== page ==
What I’ve been concerned about lately is that a lot of our smaller scale farmers are highly diversified, and it’s very difficult for them to determine what their costs are for each crop, especially with few support staff. It’s been very difficult to do any real farm management analysis with smaller scale farmers.

I’ve actually heard from some well-established farmers that it’s not really how efficient you are with your production practices; it’s how well you market them. How well can you tell the story? And, how well can you develop relationships with your customers.  And, therefore charge as much as you can.

How essential do you think it is for small farms to diversify their offerings, whether with value-added processing, agritourism, or other revenue streams? Continue Reading →

Labor Series: Pt 10 ~ New FarmsReach Labor & Worker Safety Toolkit!

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We’re excited to focus the final installment in our Labor & Worker Safety Series on the FarmsReach Labor & Worker Safety Toolkit. It provides checklists, info sheets, spreadsheets, and detailed practical references to help you better manage your employees.

All of our Toolkit resources were recommended by our Featured Farmerspartners and the community, and are categorized by topic:

We hope these resources provide practical ideas and tools to start thinking differently about managing your team!

Below is just a sampling from the new Labor & Worker Safety Toolkit.

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Farmland Access in the 21st Century ~ Recap from Agrarian Trust Symposium in Berkeley, CA

Screen Shot 2014-04-28 at 8.32.00 PMThree months after Congress passed a new Farm Bill authorizing nearly one trillion dollars over the next decade to support US agriculture, a symposium convened in Berkeley to grapple with the same challenges that the Farm Bill aims to confront: the rising age of the American farmer, loss of farmland, food security, public health, and more. The overwhelming conclusion of this past weekend’s gathering: the new reforms proposed by Capitol Hill hardly scratch the surface.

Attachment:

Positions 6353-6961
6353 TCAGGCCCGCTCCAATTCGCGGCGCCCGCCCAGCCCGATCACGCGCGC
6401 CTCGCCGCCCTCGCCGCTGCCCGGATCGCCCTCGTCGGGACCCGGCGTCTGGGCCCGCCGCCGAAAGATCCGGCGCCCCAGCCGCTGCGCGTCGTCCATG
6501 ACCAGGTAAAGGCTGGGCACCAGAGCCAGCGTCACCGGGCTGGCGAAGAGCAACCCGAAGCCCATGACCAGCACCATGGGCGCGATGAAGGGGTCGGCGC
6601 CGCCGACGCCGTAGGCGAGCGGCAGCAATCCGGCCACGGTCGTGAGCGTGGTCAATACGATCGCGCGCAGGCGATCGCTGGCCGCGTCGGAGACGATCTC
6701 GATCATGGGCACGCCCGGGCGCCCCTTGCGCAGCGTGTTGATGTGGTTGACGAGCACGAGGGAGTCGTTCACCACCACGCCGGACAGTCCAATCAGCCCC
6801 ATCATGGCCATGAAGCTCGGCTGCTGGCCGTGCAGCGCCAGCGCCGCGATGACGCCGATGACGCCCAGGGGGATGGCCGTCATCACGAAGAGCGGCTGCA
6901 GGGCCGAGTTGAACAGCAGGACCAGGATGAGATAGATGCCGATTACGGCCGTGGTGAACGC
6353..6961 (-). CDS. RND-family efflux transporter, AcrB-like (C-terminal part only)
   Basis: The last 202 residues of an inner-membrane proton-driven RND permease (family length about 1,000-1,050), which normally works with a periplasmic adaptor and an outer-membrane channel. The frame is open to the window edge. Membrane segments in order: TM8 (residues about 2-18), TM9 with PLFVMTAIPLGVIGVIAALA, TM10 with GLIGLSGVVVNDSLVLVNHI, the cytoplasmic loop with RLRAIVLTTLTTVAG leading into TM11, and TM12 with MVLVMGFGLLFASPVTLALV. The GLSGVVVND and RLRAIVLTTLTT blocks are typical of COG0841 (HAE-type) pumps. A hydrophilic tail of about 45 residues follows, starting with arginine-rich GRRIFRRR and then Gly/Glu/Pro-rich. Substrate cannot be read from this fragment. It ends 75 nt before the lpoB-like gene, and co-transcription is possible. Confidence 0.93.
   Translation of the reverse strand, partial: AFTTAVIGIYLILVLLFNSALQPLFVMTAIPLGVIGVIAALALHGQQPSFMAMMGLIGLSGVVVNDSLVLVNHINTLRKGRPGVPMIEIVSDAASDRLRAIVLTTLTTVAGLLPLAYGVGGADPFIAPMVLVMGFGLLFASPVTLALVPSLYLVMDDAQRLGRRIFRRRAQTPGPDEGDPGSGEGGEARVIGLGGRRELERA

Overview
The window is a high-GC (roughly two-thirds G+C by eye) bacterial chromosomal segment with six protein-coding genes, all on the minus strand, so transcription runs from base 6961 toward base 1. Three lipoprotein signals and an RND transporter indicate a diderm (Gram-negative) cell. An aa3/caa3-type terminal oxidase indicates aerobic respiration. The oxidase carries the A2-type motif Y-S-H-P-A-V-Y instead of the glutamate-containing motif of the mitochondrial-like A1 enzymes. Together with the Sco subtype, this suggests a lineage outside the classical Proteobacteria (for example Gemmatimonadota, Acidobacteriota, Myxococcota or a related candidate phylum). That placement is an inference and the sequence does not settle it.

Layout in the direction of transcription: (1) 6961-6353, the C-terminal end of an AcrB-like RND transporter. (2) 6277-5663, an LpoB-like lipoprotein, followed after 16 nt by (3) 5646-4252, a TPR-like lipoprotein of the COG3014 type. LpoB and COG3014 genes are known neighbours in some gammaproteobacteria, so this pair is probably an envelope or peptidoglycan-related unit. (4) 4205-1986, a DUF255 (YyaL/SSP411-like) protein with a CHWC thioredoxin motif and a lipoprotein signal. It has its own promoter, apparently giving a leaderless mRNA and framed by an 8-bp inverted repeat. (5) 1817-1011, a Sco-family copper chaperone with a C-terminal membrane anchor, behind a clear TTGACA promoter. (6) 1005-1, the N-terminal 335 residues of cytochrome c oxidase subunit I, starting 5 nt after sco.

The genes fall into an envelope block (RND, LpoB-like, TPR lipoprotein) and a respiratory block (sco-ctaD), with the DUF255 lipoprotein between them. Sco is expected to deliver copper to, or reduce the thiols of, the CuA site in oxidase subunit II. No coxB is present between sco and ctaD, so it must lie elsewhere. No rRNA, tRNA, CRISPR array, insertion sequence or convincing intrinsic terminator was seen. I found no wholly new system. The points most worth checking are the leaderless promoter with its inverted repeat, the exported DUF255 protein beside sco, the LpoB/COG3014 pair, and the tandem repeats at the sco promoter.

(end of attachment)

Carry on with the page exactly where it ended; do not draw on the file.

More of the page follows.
For one weekend only, agricultural activists and thinkers such as Joel Salatin, Wes Jackson and many more farmers, advocates and industry veterans in the audience came together for Our Land: Farmland Access in the 21st Century, coordinated by the new Agrarian Trust.

Rather than propose new subsidies, food stamps or crop insurance for commodity farmers, the Symposium dug deep, deconstructing the anthropological origins of agriculture, the historical pressures of capitalism on our food system, and proposing that new policy atop existing structures can do little to abate the global trends that threaten our food, economy and environment.

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The Central Coast Kicks Off New Farmers Guild!

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Wilder Ranch, Santa Cruz

We’re excited to announce that on Tuesday April 29th, at 6pm, the Central Coast of California is launching their first monthly Farmers Guild gathering! Hosted by the Live Oak Grange hall in Santa Cruz, please join us for the evening to meet area farmers, enjoy great food and take part in the development of a new resource-sharing hub for the Central Coast agricultural community.

Delicious potluck at the North Coast Guild in Sebastopol

Delicious potluck at the North Coast Guild in Sebastopol

After watching other Farmers Guilds spring up around the northern part of the state, a group of farmers south of the Bay began to wonder whether they could do the same for their own community – the agricultural neighborhood that includes the diverse farmland of Watsonville, Gilroy, Salinas and beyond.